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Policing and Crime Bill - Report (2nd Day)

Part of the debate – in the House of Lords at 5:15 pm on 7th December 2016.

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Photo of Lord Brooke of Alverthorpe Lord Brooke of Alverthorpe Labour 5:15 pm, 7th December 2016

My Lords, in Committee I endeavoured to remove the Government’s redefinition of “alcohol” in the Licensing Act 2003 to cover alcohol “in any state”. I was worried that that covered powdered and vaping alcohol and I sought to remove them from the redefinition. The Minister argued that we really needed to establish the legal status of powdered and vaping alcohol and that if my amendment was accepted, it would have left us still in an unclear position about the legal status of those products, and we needed clarity. I accepted her argument and suggested that the difficulty might be overcome if we decided to class powdered or vaping alcohol as class C substances under the Misuse of Drugs Act 1971 or prohibit their production, supply, import or export by an amendment to the Psychoactive Substances Act 2016. Either course of action would resolve the legal status and leave beyond any doubt where these two substances stood. Accordingly, I asked the Minister to remove Clause 117, which sought to cover alcohol in all forms, but she was not prepared to do that at that stage.

Today I have returned to the subject and have tabled an amendment which would no longer allow powdered or vaping alcohol to be classed under the 2003 Act; instead, they would fall under the Misuse of Drugs Act 1971. I will not repeat all the arguments I made at Second Reading and in Committee, in the light of what has been happening in America, where the number of states that have banned these substances has gone up from the 26 I mentioned when we discussed this subject previously to 32. Of particular interest is that they have now been banned in California. Governor Jerry Brown signed a Bill into law on 28 September. Of course, this is a state which on 8 November voted to legalise recreational marijuana. So California is prepared to legalise marijuana but will not permit powdered alcohol to be sold in the way that our Government will permit, if this clause remains.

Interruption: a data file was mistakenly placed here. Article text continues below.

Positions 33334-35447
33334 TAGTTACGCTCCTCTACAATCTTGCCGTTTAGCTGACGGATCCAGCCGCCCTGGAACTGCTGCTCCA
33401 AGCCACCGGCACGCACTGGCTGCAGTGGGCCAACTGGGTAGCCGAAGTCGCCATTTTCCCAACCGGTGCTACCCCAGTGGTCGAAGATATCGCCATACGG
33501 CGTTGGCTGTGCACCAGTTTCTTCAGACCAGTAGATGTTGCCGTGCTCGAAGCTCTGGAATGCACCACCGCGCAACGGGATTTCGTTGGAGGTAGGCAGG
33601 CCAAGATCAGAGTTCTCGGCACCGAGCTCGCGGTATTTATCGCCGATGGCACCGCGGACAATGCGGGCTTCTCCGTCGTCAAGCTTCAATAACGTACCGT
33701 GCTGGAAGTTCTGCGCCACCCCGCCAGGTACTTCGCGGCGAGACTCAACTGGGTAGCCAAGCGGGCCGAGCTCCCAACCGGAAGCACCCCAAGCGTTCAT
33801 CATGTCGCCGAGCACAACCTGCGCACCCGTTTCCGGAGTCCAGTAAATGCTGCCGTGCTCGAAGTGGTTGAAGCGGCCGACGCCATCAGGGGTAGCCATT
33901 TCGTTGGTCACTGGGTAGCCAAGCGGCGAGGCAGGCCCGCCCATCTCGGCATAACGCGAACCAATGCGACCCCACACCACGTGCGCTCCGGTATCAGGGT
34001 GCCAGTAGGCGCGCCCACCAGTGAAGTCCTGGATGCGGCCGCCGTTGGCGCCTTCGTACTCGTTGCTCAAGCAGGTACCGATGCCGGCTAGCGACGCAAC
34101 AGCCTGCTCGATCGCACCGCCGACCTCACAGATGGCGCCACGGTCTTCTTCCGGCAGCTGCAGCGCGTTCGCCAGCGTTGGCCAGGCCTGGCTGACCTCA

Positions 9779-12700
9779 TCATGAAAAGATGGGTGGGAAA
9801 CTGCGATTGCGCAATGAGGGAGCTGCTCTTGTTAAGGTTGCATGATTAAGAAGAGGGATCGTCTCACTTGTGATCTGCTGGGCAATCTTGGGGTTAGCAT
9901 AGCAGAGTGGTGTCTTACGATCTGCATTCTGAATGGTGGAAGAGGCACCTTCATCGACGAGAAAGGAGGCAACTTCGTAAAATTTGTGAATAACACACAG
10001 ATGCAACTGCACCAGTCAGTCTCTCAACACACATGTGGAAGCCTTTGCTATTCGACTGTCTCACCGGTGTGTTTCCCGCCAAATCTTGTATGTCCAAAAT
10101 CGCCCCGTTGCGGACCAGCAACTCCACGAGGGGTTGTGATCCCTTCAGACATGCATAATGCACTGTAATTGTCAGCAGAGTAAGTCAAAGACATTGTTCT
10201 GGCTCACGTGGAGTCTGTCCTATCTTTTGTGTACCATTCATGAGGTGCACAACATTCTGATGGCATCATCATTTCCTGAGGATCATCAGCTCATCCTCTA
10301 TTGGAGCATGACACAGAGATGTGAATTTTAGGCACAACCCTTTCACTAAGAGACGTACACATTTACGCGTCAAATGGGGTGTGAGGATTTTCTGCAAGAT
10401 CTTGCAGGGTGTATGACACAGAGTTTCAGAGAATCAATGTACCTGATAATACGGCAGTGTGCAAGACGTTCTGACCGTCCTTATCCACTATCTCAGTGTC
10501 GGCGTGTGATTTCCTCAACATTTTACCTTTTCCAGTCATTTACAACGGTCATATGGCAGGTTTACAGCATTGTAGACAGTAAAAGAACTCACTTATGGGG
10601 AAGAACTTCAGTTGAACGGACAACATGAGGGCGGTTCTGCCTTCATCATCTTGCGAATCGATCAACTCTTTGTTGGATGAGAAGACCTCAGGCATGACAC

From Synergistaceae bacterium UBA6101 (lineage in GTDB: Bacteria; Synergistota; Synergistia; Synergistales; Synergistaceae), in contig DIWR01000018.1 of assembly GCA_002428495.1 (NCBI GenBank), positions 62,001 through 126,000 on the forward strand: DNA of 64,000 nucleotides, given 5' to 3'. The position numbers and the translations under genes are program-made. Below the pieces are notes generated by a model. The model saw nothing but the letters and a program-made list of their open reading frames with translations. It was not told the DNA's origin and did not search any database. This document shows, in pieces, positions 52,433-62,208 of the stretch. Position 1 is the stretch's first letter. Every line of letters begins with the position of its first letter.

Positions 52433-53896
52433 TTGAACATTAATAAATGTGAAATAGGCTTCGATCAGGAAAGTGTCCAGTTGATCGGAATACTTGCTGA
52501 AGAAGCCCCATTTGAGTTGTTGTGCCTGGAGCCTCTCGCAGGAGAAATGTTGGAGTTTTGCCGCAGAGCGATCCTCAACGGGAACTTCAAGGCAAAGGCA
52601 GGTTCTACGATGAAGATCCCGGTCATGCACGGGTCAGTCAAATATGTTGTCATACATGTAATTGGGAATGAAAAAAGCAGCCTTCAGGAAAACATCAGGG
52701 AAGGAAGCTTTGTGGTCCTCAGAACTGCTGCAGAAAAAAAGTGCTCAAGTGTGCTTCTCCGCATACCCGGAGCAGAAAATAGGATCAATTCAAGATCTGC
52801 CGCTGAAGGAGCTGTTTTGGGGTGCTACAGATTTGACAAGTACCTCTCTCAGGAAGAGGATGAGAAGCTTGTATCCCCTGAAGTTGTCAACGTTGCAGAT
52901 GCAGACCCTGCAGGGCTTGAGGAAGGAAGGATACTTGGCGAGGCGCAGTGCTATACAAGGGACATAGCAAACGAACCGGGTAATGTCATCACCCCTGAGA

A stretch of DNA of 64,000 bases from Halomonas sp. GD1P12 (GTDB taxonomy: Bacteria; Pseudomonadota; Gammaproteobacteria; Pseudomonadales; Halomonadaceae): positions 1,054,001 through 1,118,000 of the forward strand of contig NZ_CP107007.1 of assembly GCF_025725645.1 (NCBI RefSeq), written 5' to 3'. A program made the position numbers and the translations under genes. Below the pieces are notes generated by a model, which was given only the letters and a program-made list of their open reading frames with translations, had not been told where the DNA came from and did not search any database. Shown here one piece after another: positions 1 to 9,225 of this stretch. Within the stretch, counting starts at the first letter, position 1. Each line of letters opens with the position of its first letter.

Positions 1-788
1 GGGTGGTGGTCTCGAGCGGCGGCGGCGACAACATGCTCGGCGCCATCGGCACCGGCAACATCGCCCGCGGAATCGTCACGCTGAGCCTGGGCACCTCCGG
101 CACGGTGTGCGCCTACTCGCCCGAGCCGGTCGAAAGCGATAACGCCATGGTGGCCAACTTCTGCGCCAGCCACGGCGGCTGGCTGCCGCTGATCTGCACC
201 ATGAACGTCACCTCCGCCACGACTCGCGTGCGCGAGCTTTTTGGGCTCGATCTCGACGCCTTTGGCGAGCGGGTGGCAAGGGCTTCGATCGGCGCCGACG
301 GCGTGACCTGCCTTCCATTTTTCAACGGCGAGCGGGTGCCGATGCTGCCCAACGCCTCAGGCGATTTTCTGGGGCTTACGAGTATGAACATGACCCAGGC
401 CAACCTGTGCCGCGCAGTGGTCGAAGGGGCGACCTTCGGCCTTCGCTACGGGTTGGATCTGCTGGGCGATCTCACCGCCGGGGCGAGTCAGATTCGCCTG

How have we got to this position? As I understand it, there was a consultation in the summer in which the Home Office spoke primarily to representatives of the drinks industry, it pondered what it should do with these technological developments as they come along, and it was decided that it was better that they should be legalised for sale. For all the reasons I have advanced previously—you can take powdered alcohol anywhere, you can mix it with existing drinks, you can take it into prisons very easily, and so on—I urge the Government to think again before they move forward in this way. I ask the Minister to consider accepting the solution that the noble Baroness, Lady Finlay, and I are offering. It is straightforward and very much in line with what is happening in the States and elsewhere.

Given all the problems we have with liquid alcohol and with drugs in prison, it is quite wrong to be legalising the sale of these substances. I believe the public would share that view. If they knew what we were debating today, they would be absolutely outraged that we are about to legalise these substances so that in due course people can be vaping alcohol and using the powder. In the hope that I have been as reasonable as I could be in trying to see the Minister’s point of view and have endeavoured to help her as best I can, I beg to move.